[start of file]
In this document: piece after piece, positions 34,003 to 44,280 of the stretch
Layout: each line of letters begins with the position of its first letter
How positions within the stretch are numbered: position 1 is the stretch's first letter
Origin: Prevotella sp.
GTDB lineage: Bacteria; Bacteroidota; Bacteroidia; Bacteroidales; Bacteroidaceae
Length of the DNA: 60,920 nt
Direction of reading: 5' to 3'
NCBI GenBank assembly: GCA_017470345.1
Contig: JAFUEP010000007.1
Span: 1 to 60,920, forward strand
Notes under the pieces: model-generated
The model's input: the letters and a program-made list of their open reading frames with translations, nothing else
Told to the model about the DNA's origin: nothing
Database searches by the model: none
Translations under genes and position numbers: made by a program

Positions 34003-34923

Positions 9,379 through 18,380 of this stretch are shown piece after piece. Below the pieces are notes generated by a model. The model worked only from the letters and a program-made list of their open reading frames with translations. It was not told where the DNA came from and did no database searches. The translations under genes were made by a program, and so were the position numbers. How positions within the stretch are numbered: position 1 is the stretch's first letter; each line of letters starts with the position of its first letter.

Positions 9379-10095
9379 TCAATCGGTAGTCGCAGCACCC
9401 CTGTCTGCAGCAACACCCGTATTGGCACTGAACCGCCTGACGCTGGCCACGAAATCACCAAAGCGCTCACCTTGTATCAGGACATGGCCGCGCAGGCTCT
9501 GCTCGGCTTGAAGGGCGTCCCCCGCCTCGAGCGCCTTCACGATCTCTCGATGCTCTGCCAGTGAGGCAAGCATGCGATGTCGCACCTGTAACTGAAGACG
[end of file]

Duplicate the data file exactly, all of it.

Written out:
In this document: piece after piece, positions 34,003 to 44,280 of the stretch
Layout: each line of letters begins with the position of its first letter
How positions within the stretch are numbered: position 1 is the stretch's first letter
Origin: Prevotella sp.
GTDB lineage: Bacteria; Bacteroidota; Bacteroidia; Bacteroidales; Bacteroidaceae
Length of the DNA: 60,920 nt
Direction of reading: 5' to 3'
NCBI GenBank assembly: GCA_017470345.1
Contig: JAFUEP010000007.1
Span: 1 to 60,920, forward strand
Notes under the pieces: model-generated
The model's input: the letters and a program-made list of their open reading frames with translations, nothing else
Told to the model about the DNA's origin: nothing
Database searches by the model: none
Translations under genes and position numbers: made by a program

Positions 34003-34923

Positions 9,379 through 18,380 of this stretch are shown piece after piece. Below the pieces are notes generated by a model. The model worked only from the letters and a program-made list of their open reading frames with translations. It was not told where the DNA came from and did no database searches. The translations under genes were made by a program, and so were the position numbers. How positions within the stretch are numbered: position 1 is the stretch's first letter; each line of letters starts with the position of its first letter.

Positions 9379-10095
9379 TCAATCGGTAGTCGCAGCACCC
9401 CTGTCTGCAGCAACACCCGTATTGGCACTGAACCGCCTGACGCTGGCCACGAAATCACCAAAGCGCTCACCTTGTATCAGGACATGGCCGCGCAGGCTCT
9501 GCTCGGCTTGAAGGGCGTCCCCCGCCTCGAGCGCCTTCACGATCTCTCGATGCTCTGCCAGTGAGGCAAGCATGCGATGTCGCACCTGTAACTGAAGACG